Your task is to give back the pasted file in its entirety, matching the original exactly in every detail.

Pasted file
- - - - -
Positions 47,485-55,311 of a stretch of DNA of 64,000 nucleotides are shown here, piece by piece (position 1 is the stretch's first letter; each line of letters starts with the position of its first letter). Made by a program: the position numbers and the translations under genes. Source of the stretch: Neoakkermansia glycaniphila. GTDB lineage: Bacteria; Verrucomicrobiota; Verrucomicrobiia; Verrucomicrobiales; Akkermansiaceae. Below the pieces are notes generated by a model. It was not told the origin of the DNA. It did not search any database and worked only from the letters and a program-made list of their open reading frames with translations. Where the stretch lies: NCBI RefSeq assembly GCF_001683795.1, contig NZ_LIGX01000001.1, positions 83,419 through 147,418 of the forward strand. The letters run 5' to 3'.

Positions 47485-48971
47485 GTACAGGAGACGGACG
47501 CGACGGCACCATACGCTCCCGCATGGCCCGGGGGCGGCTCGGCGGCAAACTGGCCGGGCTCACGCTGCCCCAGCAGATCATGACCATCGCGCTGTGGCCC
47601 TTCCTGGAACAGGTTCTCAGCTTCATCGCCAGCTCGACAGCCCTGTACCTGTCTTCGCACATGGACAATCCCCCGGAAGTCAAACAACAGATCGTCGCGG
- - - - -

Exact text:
Positions 47,485-55,311 of a stretch of DNA of 64,000 nucleotides are shown here, piece by piece (position 1 is the stretch's first letter; each line of letters starts with the position of its first letter). Made by a program: the position numbers and the translations under genes. Source of the stretch: Neoakkermansia glycaniphila. GTDB lineage: Bacteria; Verrucomicrobiota; Verrucomicrobiia; Verrucomicrobiales; Akkermansiaceae. Below the pieces are notes generated by a model. It was not told the origin of the DNA. It did not search any database and worked only from the letters and a program-made list of their open reading frames with translations. Where the stretch lies: NCBI RefSeq assembly GCF_001683795.1, contig NZ_LIGX01000001.1, positions 83,419 through 147,418 of the forward strand. The letters run 5' to 3'.

Positions 47485-48971
47485 GTACAGGAGACGGACG
47501 CGACGGCACCATACGCTCCCGCATGGCCCGGGGGCGGCTCGGCGGCAAACTGGCCGGGCTCACGCTGCCCCAGCAGATCATGACCATCGCGCTGTGGCCC
47601 TTCCTGGAACAGGTTCTCAGCTTCATCGCCAGCTCGACAGCCCTGTACCTGTCTTCGCACATGGACAATCCCCCGGAAGTCAAACAACAGATCGTCGCGG